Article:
Europe’s biggest and most competitive championship visited PF International on the 20th of June, bringing the World’s best to our doorstep.
CIK European Championships Round 2 for KF & KFJ, PF International 108 drivers from over for 30 nations travelled to the PF International circuit in Grantham for what promised to be a spectacular event. It was Round 2 of the Championship and in what is only a 3 round series, a bad round here could end your title hopes.
57 drivers entered into the KFJ class with four of them British. The Belgian Kenny Roosens came into the meeting the favourite but would have stiff competition from the likes of Alex Quinn and Clement Novalak on home soil.
The Finnish driver Konsta Lappalainen emerged as the early favourite on Friday as he took overall pole for the heats closely followed by the Indonesian, Mortano and the Swede Rasmus Lindh.
The drivers were then split into five different groups with 10 different heats taking place and the points from those were totted up to give us a Pre-Final grid. For that race Lindh would start pole with Novalak and Mortano rounding out the top 3.
22 drivers race weekends were then ended on Sunday morning as they were eliminated via the Second Chance Heat, one of those being the Brit Mario Mills, before we got into the point scoring races.
Unfortunately it was the Pre-Final where Lindh’s weekend fell apart after he retired with four laps to go, which left Mortano to take a comfortable victory from Quinn and Belgian De Pauw who gained 11 places in the process.
De Pauw was the man best away in the Final as he quickly took the lead. With the hope of home success Alex Quinn did not wait around long before he decided it was his turn to take charge but none of them in the end were able to contend with the pace of Presley Mortano who went on to take victory with Quinn following him home. Clement Novalak made it two Brits on the podium, climbing to 3rd and a big shout out has to go to Rasmus Lindh who gained 24 places in the Final to finish 4th, a great recovery after his disastrous Pre-Final. Unfortunately the other Brit, Teddy Wilson, like in Portimao, did not finish the race.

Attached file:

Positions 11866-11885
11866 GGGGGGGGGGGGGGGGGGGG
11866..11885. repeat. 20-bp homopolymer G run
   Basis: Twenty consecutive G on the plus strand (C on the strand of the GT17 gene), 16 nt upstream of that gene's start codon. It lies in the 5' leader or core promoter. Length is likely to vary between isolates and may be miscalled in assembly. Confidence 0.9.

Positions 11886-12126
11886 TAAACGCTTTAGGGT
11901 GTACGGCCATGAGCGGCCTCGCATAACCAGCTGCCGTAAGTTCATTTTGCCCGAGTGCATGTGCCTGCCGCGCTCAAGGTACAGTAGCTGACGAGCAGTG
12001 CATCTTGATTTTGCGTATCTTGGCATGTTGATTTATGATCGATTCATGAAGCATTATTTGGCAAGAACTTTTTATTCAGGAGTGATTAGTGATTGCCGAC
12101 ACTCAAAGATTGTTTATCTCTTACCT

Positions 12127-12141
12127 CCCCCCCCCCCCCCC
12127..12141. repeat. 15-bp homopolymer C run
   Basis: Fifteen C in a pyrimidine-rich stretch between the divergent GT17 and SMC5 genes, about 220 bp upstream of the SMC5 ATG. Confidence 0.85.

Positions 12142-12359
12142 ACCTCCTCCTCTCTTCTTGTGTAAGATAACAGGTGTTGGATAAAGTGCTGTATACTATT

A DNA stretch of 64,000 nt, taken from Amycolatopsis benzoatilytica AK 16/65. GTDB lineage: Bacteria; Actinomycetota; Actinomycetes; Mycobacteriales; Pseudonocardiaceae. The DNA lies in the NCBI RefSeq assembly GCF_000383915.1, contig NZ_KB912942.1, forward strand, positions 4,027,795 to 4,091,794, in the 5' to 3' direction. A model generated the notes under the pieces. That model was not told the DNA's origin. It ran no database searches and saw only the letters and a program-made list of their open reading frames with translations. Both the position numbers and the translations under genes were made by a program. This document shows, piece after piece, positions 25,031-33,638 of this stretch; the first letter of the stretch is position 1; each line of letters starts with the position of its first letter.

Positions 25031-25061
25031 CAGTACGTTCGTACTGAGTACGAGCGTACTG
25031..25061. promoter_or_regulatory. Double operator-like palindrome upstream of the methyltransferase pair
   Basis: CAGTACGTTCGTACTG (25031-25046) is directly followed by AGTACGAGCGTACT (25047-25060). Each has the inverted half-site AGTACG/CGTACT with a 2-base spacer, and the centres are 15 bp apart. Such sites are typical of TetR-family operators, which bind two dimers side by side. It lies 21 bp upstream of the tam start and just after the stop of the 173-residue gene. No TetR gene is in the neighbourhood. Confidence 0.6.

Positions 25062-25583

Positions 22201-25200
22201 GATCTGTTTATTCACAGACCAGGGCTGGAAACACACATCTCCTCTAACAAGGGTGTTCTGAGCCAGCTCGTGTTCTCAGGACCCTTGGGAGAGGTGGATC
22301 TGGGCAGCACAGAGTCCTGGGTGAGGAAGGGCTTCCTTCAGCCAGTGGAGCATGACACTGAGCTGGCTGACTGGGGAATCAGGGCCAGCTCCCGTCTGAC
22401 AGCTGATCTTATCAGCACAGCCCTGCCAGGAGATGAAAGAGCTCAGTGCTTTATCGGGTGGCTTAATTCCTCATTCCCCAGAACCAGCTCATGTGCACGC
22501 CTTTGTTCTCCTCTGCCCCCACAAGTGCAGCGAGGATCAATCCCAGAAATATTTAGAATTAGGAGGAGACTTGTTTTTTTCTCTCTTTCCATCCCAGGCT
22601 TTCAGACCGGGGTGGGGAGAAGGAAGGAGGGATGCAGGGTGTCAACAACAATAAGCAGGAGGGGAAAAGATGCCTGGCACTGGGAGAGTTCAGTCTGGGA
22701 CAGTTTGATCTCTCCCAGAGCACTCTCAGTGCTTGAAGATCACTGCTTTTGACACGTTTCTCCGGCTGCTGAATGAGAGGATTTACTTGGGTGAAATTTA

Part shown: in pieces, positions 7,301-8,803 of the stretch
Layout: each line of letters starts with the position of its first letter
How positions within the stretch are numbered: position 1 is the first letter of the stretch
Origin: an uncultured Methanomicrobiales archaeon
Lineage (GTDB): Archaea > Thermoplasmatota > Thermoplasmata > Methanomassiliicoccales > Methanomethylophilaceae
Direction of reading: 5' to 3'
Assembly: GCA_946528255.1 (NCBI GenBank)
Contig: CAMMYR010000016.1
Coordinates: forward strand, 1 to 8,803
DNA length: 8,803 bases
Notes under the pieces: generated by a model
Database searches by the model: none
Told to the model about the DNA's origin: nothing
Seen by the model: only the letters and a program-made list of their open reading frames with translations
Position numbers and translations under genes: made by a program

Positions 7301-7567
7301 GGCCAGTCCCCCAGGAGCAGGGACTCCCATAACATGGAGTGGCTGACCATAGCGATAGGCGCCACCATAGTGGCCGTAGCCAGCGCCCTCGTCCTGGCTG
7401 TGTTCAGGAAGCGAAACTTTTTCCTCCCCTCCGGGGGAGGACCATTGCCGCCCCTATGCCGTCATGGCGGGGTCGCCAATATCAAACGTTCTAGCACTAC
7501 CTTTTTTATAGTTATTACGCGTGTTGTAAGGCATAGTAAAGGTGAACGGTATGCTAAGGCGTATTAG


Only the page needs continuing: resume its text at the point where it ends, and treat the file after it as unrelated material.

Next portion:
There were 51 drivers entered into the KF class with seven Brits taking part. Richard Verschoor is certainly one of the youngest drivers in this class but that doesn’t seem to have affected him at all as he took pole on Friday with Nielsen (DEN) and Valtanen (FIN) just behind. The top 45 were split by just 1 second! Yes, read that again.
Like the Juniors, the drivers were then split into five groups and put through 10 different heats which formed our Pre-Final and second chance grid. On pole for the Pre-Final would be Brit Ben Hanley with Verschoor and Spaniard Hiltbrand following suit.
The Second Chance Heat on Sunday Morning included three British drivers Hodgson, Tillett and Cuff with thankfully the first two getting safely through. Unfortuantley Cuff with sixteen other drivers would go no further.
The Pre-Final was then won by Hanley who passed Verschoor to do it on the last lap with Hiltbrand following the two home.
After a blistering start from p5 Tom Joyner, egged- on by the home crowd, quickly found himself leading but was challenged by Verschoor in the early stages who also passed pole-man Hanley. In trying to go one place forward instead Verschoor found himself going backwards with Hanley coming through to make it a British one two. The battle then ensued for the lead with the Zanardi and Mad Croc karts being almost impossible to split. Behind the American Juan Correa made excellent progress to 3rd with Verschoor 4th and Nielsen 5th after what had been an average weekend to that point. But up ahead everyone’s attention was on the two leaders and it was Joyner who went on to take what was almost a surprise victory given Hanley’s pace in the heats! In terms on the other Brits; Ben Barnicoat was 14th, Oli Hodgson was 15th with Archie Tillett and Jordan Lennox-Lamb retiring early.